The Court found there was no evidence supporting the judge's conclusion about irreparable harm. If the damages were in the form of loss of donations, the loss of attendance or on a similar basis this should have been set out in the Aquarium's affidavits. It was not and the judge's conclusion could not stand.

The Court said that the judge also failed to carry out a sufficient analysis concerning the balance of convenience. Specifically the judge should have considered arguments relating to freedom of expression.

The Supreme Court of Canada attaches great weight to the freedom of expression and stresses the societal importance of this right as guaranteed by s. 2(b) of the Charter of Rights and Freedoms. It has said that freedom of expression plays a critical role in the development of our society and was among the most fundamental rights possessed by Canadians:

"It makes possible our liberty, our creativity and our democracy. It does this by protecting not only "good" and popular expression, but also unpopular or even offensive expression. The right to freedom of expression rests on the conviction that the best route to truth, individual flourishing and peaceful coexistence in a heterogeneous society in which people hold divergent and conflicting beliefs lies in the free flow of ideas and images. If we do not like an idea or an image, we are free to argue against it or simply turn away. But, absent some constitutionally adequate justification, we cannot forbid a person from expressing it."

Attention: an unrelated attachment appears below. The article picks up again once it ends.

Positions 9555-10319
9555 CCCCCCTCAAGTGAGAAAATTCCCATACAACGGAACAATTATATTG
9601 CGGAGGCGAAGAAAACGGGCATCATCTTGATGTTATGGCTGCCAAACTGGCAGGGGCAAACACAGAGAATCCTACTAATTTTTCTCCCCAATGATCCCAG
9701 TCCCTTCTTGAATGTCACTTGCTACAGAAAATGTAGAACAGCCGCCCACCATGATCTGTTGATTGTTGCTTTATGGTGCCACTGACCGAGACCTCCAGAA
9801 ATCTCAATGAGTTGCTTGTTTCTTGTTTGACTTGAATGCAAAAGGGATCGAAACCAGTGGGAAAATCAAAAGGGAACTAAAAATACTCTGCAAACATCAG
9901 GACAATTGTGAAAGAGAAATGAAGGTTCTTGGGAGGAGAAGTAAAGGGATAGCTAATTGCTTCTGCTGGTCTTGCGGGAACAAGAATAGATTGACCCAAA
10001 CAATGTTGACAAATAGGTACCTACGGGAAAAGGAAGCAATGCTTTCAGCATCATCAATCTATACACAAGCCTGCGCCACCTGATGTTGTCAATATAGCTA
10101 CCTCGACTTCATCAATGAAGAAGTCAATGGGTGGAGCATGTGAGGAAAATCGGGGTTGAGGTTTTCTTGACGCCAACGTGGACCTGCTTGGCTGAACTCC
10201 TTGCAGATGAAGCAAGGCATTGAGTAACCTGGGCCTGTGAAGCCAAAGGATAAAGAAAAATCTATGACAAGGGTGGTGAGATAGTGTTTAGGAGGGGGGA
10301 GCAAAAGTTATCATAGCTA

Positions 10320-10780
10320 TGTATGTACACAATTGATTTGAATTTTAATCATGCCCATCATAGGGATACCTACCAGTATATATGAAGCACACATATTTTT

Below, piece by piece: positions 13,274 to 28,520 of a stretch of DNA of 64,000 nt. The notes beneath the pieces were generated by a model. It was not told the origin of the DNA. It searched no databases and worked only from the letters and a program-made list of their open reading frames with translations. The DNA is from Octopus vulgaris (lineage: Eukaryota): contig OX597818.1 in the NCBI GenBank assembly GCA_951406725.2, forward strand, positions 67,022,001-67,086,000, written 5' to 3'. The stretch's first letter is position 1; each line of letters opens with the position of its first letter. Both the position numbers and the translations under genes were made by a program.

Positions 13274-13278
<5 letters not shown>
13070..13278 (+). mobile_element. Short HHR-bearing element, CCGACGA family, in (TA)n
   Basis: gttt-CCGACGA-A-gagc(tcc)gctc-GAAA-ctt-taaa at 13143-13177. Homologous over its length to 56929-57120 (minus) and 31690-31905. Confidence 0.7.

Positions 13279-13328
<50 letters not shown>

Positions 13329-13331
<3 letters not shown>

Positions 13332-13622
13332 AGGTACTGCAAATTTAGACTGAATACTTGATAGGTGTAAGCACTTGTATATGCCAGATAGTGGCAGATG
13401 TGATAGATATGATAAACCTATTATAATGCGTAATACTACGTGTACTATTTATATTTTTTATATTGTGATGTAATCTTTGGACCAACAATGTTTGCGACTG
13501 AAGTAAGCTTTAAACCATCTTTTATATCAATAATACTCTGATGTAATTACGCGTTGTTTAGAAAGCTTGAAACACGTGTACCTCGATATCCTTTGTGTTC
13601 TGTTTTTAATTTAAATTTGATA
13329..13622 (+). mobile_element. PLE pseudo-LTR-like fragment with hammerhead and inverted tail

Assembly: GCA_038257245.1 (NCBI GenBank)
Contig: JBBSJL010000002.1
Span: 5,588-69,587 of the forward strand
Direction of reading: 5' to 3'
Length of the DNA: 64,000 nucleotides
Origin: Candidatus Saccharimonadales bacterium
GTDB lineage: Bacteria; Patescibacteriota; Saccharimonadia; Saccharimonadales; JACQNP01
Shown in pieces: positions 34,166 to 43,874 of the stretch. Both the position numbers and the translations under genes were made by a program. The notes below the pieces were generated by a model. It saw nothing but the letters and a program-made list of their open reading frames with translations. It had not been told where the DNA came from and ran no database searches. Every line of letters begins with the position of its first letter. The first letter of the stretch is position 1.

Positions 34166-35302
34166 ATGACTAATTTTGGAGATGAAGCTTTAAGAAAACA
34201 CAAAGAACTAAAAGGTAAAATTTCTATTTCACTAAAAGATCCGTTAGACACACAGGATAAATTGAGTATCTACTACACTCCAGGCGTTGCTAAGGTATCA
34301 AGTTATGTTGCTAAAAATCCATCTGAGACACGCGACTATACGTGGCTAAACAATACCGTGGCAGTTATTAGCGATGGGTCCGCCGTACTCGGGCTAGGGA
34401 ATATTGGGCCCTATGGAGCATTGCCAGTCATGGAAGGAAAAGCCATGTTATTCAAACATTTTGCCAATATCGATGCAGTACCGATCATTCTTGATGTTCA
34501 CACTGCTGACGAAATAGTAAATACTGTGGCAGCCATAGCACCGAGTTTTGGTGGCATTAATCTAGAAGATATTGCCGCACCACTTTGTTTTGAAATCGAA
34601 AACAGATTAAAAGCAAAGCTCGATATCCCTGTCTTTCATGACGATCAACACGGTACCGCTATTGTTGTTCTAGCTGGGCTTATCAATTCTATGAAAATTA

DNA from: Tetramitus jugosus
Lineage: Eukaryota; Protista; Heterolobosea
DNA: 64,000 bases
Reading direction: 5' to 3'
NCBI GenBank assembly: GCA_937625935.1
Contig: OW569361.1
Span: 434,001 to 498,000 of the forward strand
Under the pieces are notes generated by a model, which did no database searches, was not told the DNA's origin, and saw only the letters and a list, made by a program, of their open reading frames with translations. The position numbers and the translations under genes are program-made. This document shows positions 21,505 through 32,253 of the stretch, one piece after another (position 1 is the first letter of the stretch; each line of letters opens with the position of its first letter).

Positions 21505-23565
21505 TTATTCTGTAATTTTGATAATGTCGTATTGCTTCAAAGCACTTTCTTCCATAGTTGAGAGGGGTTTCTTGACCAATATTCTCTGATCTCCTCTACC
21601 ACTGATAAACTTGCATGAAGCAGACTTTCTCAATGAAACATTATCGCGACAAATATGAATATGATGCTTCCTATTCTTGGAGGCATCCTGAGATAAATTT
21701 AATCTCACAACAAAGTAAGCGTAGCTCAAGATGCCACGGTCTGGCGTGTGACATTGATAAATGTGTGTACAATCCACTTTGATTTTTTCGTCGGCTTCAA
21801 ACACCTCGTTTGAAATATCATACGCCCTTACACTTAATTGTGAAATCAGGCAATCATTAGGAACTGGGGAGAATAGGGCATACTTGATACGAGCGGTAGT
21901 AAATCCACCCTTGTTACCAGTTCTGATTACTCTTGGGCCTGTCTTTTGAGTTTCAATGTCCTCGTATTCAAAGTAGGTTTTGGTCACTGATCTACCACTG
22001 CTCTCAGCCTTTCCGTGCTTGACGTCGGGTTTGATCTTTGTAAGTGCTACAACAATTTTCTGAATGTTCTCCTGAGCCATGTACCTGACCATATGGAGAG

Because of the importance of freedom of expression any attempts to restrict it must be subjected to careful scrutiny. In context of an application for an interlocutory injunction the potential for harm to the freedom of expression must be considered when the balance of convenience is considered.

Following this approach the Court concluded the balance of convenience favoured the filmmaker. The film was part of a public dialogue and debate on the issue of whether cetaceans should be kept in captivity, and the value of freedom of expression must weigh against granting the injunctive relief.

As a result of its conclusions concerning irreparable harm and the balance of convenience the appeal was allowed and the interlocutory injunction set aside.


This decision will narrow the differences concerning the granting of interlocutory injunctions in the courts of British Columbia and the Federal Court. It is also a useful precedent regarding the potential impact of the Charter right to freedom of expression.

The content of this article is intended to provide a general guide to the subject matter. Specialist advice should be sought about your specific circumstances.

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John McKeown